Salem, Ore., Lifts Drinking Water Advisory Following Toxic Algae Blooms

The city’s drinking water advisory due to cyanotoxin contamination was lifted after four days

Oregon drinking water advisory lifted following toxic algae blooms

The city of Salem, Ore., lifted a drinking water advisory following two consecutive test results that showed toxin levels had returned to below the health advisory. The drinking water advisory was due to the detection of two chemicals—cylindrospermopsin and microcystin—detected in the city’s water distribution system and believed to be sourced from algae blooms in the Detroit Lake that flowed downstream.

While the city received preliminary data detecting the toxins on Friday, May 25, they did not issue a do not drink advisory for vulnerable parties until May 29, according to the The Statesman Journal. Now, as the water remains below advisory levels, the city continues to monitor a new algae bloom that has erupted  in the Detroit Reservoir in the Tumble Creek area east of Mongold.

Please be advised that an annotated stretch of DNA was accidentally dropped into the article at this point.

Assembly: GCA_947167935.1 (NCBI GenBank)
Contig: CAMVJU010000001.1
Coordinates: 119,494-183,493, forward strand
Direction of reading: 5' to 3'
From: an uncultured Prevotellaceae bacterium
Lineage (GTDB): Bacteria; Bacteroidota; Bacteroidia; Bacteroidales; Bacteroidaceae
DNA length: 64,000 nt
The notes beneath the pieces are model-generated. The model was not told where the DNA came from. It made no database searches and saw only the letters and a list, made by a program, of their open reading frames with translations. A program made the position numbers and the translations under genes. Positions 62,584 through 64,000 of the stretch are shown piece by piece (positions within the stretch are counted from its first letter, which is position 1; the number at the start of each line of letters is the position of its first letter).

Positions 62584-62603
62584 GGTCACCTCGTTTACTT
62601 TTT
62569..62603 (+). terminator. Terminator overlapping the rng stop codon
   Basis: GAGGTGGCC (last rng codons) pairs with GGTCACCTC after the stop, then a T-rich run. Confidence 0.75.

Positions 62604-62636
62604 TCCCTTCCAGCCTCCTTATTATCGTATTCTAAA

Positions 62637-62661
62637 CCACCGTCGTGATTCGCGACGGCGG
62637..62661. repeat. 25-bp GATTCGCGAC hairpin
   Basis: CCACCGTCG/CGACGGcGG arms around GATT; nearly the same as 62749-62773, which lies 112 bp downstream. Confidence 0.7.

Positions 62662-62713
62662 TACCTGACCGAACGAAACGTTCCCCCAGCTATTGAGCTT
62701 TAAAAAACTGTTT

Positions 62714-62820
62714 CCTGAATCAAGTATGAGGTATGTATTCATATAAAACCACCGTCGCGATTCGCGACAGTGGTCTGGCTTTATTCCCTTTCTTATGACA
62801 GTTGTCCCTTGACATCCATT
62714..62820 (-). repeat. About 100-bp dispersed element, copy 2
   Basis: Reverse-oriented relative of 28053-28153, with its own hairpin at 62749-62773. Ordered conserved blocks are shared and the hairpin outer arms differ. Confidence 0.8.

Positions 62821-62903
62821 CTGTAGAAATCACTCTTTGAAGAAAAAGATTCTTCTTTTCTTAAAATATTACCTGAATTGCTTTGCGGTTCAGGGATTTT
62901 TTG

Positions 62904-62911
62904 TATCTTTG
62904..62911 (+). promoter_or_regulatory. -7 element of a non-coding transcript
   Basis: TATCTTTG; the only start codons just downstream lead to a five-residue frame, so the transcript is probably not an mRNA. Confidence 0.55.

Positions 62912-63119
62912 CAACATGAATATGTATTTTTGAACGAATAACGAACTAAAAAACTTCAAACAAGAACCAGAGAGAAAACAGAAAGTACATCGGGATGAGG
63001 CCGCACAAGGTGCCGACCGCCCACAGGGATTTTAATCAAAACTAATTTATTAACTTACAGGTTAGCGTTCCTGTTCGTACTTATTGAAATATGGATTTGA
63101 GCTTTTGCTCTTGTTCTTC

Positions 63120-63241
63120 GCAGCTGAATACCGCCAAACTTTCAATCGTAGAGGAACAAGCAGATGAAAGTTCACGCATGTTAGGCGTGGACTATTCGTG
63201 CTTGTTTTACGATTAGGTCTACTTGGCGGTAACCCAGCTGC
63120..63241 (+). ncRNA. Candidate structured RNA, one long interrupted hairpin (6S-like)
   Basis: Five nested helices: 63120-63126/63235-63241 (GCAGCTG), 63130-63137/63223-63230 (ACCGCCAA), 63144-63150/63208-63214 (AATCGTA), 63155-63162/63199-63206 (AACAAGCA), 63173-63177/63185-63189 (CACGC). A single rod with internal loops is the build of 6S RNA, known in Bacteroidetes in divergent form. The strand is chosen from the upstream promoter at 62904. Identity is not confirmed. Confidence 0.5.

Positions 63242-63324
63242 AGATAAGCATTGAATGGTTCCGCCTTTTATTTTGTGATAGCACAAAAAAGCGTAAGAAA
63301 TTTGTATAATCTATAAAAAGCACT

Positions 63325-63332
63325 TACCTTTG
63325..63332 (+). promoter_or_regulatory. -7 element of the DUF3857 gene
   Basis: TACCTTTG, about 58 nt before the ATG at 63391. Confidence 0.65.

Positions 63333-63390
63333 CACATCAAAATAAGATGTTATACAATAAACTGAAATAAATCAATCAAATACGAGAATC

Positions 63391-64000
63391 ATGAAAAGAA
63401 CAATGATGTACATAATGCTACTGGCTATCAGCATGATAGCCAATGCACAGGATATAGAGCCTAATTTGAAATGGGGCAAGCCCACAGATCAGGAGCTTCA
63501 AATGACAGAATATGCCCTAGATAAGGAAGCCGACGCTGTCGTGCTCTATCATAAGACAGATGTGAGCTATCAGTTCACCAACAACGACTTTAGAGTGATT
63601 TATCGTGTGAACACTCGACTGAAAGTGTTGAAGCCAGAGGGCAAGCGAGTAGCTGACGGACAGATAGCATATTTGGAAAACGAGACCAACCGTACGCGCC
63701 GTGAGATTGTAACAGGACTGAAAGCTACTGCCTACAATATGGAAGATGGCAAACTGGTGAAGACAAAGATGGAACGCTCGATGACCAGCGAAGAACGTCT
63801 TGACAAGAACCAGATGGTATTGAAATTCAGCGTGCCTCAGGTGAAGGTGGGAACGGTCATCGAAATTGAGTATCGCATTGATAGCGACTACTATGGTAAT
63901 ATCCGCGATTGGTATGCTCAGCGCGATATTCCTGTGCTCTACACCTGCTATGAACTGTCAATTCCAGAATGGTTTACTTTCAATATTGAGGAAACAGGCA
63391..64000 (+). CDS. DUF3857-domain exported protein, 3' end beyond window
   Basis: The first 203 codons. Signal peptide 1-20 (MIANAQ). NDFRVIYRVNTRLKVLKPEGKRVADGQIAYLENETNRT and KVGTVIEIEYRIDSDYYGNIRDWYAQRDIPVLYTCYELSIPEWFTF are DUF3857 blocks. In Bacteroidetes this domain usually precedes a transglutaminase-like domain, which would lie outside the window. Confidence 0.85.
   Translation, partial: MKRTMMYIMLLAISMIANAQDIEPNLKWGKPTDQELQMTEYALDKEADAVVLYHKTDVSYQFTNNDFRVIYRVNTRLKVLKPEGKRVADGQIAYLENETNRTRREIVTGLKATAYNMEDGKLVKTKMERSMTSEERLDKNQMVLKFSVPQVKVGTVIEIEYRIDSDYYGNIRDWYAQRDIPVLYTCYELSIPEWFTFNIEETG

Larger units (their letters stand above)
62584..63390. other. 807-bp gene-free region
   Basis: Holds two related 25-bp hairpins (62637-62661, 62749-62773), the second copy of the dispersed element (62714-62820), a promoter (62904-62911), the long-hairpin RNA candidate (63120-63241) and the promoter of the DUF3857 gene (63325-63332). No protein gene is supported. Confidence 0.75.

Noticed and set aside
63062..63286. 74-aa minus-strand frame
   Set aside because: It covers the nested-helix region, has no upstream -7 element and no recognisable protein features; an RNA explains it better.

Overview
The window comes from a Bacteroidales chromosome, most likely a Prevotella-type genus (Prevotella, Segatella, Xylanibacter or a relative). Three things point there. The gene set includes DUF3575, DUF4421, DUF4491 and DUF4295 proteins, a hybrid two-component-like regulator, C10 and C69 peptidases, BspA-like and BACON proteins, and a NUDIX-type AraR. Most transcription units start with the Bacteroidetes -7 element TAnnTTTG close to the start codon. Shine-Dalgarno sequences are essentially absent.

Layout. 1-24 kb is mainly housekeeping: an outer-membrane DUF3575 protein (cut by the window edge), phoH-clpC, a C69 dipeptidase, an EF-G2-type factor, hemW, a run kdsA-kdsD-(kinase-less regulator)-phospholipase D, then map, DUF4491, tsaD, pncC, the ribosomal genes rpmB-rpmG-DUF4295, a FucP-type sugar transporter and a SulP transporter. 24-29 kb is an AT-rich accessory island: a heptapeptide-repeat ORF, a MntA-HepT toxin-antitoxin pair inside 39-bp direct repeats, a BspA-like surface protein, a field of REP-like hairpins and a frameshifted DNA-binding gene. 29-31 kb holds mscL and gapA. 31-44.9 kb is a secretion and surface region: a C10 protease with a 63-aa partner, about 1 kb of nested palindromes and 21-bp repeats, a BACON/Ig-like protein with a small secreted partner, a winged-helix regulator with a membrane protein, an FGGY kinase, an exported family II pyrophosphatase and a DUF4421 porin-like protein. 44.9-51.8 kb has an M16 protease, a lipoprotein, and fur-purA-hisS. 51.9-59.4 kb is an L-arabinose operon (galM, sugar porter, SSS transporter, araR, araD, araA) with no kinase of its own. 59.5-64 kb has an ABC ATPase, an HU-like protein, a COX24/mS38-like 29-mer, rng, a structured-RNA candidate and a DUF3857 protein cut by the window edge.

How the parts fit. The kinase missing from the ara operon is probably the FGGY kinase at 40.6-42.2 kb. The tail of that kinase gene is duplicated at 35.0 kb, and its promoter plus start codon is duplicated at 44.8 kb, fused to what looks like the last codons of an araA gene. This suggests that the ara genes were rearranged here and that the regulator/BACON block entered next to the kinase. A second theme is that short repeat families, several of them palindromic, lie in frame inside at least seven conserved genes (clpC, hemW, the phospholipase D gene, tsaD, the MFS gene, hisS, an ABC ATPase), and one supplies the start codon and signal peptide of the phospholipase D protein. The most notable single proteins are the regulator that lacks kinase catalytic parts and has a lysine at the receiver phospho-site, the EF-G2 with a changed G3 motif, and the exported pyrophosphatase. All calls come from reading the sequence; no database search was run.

The drinking water advisory affected approximately 185,000 people who’s municipal water is sourced from the North Santiam River. Microcystin was found as high as 48.21 ppb, above the 4 ppb health advisory, and cylindrospermopsin was found as high as 1.9 ppb, a level nontoxic to adults. No illnesses have been reported yet and the city continues to monitor developing algae blooms.

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